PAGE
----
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LED Throwies

LED Throwies
LED throwies consist of only a few inexpensive parts and can be made for ~$1.00 per Throwie. You can reference the parts list below or download the attached spreadsheet for more info on parts, part's numbers, vendors and application notes. Part: 10mm Diffused LED Vendor: HB Electronic Components Average cost: $0.20 avg per LED Notes: Cost reductions for larger quantities. Comes in red, blue, amber, white in both diffused and clear. Diffused works better than water clear for the Throwie application. HB has even created a Throwies packs page with deals on 10mm LEDs and lithium batteries! Part: CR2032 3V Lithium Batteries Vendor: Cost: $0.25 per battery Notes: Cost reductions for larger quantities. Part: 1-inch wide Strapping Tape Vendor: Your local hardware store Cost: $2.00 for one roll Notes: One roll will make many throwies

Blinkybug (Maker Faire version) UPDATE: Blinkybug Kits, which include all the parts to make 4 bugs, are now available on Make Magazine's online Maker Store. Blinkybugs are small, eletro-mechanical insects that respond to stimulus such as movement, vibration, and air currents by blinking their LED eyes. They're incredibly simple, yet have a certain lifelike quality. TRS Drawbot Once you get the hang of using TRS Drawbot, experiment with the different effects you can create by changing pens, substituting in other marking tools like pencils or crayons, working on different types of paper, adjusting the hardware, and tweaking the WAVE synthesizer parameters. Pens that "bleed" into the paper can create interesting effects at slower drawing speeds. For instance, dramatically increasing the endpoint "dwell" time in the WAVE Synthesizer code to a second or longer causes an interesting "connect-the-dots" effect with a felt-tip marker. Likewise, the amount of sliding friction under the forearm will affect line quality.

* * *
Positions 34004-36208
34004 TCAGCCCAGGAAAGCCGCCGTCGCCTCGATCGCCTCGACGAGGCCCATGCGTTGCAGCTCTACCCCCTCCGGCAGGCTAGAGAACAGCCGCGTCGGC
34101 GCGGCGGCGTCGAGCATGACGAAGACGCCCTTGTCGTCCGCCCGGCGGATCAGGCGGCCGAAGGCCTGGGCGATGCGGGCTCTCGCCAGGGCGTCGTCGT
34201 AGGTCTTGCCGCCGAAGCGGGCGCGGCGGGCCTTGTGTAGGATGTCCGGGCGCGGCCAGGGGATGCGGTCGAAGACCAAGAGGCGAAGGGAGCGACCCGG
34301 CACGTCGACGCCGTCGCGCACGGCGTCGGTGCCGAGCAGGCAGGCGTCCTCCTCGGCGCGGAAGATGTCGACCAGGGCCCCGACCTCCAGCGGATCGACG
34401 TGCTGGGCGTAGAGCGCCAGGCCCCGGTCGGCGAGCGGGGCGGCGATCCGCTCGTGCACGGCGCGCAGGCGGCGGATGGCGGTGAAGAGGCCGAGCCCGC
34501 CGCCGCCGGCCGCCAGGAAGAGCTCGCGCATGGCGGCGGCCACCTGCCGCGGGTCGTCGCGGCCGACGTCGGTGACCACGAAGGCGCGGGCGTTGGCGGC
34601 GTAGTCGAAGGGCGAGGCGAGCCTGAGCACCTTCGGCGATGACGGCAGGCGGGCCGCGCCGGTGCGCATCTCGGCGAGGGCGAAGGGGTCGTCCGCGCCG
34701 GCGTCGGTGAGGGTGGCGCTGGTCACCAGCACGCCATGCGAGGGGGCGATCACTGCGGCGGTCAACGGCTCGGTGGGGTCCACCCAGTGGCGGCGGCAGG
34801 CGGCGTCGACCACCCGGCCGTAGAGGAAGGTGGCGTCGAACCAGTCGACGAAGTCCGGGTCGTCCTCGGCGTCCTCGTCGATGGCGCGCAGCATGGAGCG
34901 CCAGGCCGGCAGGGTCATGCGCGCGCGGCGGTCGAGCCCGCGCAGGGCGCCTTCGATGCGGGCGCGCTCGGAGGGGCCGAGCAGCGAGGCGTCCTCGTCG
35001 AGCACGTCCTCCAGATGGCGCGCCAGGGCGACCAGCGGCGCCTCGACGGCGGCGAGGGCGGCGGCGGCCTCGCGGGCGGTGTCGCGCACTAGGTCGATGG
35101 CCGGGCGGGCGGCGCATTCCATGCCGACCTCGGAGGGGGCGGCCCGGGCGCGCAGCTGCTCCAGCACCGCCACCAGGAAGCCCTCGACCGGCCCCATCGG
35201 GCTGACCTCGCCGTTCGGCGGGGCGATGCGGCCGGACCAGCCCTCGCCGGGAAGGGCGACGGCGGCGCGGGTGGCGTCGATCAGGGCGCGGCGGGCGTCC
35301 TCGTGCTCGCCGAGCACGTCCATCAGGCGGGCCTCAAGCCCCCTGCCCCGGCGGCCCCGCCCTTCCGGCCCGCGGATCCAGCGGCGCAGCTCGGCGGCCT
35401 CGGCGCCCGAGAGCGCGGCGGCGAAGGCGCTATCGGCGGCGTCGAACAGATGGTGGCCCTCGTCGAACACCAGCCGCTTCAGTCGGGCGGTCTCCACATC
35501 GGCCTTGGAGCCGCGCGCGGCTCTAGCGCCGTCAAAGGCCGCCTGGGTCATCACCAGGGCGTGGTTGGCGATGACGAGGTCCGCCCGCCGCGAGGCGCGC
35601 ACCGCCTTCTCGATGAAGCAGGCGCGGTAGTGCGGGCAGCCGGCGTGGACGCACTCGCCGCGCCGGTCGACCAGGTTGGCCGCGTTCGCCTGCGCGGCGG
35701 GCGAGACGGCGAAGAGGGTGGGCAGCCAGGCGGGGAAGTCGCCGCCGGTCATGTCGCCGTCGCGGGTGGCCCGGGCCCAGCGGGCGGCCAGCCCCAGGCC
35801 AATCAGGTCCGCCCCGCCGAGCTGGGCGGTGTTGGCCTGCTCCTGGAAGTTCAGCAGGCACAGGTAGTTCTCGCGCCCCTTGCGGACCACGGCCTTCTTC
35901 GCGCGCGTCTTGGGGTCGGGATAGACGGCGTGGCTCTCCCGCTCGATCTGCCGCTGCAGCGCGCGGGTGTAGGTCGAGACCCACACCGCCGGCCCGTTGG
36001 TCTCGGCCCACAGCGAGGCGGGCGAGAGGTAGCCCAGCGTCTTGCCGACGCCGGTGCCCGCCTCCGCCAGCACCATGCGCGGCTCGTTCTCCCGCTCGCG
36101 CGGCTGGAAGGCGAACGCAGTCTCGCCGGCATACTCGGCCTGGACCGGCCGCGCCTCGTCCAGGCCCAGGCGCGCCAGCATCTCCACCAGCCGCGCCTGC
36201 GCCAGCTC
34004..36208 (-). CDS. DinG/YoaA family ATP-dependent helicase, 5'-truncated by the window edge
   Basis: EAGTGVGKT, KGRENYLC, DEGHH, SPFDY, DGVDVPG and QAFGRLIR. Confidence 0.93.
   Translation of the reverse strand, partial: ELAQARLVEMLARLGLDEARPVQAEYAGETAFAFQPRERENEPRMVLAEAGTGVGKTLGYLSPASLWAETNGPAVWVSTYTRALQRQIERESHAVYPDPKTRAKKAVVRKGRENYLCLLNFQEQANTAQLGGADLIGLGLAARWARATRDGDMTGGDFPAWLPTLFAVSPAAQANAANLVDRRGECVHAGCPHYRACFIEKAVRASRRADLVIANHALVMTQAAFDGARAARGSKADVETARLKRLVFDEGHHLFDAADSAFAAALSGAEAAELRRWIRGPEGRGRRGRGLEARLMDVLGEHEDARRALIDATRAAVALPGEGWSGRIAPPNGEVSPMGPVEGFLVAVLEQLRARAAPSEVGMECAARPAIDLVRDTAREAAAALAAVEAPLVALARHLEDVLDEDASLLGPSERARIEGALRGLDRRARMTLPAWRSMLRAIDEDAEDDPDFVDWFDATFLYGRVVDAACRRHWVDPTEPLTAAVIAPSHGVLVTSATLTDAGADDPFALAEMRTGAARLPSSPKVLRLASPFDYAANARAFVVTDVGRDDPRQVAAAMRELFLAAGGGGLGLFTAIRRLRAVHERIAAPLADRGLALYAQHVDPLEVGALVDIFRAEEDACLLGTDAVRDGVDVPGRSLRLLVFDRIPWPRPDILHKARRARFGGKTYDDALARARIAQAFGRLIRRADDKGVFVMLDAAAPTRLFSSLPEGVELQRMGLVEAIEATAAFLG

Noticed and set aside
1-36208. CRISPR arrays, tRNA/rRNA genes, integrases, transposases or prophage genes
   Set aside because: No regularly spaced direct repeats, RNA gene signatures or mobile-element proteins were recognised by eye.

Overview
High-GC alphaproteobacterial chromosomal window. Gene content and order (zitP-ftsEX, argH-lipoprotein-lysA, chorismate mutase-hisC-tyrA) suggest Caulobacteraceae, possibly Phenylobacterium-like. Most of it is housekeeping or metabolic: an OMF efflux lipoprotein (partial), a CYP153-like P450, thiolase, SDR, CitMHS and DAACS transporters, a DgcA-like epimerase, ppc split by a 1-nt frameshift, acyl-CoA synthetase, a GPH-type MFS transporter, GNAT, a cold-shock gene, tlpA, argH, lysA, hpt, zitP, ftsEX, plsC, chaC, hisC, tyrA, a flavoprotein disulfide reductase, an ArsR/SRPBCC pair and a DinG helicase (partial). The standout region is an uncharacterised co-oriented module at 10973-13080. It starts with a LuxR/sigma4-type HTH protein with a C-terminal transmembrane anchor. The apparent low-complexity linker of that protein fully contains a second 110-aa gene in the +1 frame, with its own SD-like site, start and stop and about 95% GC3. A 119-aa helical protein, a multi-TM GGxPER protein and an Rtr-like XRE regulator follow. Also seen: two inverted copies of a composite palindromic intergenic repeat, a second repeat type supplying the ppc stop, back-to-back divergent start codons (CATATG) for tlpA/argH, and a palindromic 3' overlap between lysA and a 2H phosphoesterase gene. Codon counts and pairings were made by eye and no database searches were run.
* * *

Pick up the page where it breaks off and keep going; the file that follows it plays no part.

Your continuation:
7 Ways to Play The Cat's Cradle Game Steps Method 1 of 7: The Cradle The Cat's Cradle Game Step 1.360p.mp4 00:00 00:04 00:04 spaceplay / pauseescstopffullscreenshift + ←→slower / faster (latest Chrome and Safari)←→seek . seek to previous 12…6 seek to 10%, 20%, …60% 1Cut a length of string. About 58 inches is standard. You can use more or less next time if you prefer a different length. Tie the ends of the string together using a square knot, and clip off the ends. Science & Cooking: From Haute Cuisine to Soft Matter Science *Note - This is an Archived course* This is a past/archived course. At this time, you can only explore this course in a self-paced fashion. Certain features of this course may not be active, but many people enjoy watching the videos and working with the materials.

PROJECTS An exploration into the possibilities for individual construction and customization of the most ubiquitous of electronic devices, the cellphone. … more Electronic Popables Electronic Popables is an interactive pop-up book that sparkles, sings, and moves. The book integrates traditional pop-up mechanisms with thin, flexible, paper-based electronics and the result is a book that … more Codeable Objects Paper Generators: Harvesting Energy from Touching, Rubbing and Sliding Disney Research, Pittsburgh We present a new energy harvesting technology that generates electrical energy from a user’s interactions with paper-like materials. The energy harvesters are flexible, light, and inexpensive, and they utilize a user’s gestures such as tapping, touching, rubbing and sliding to generate energy.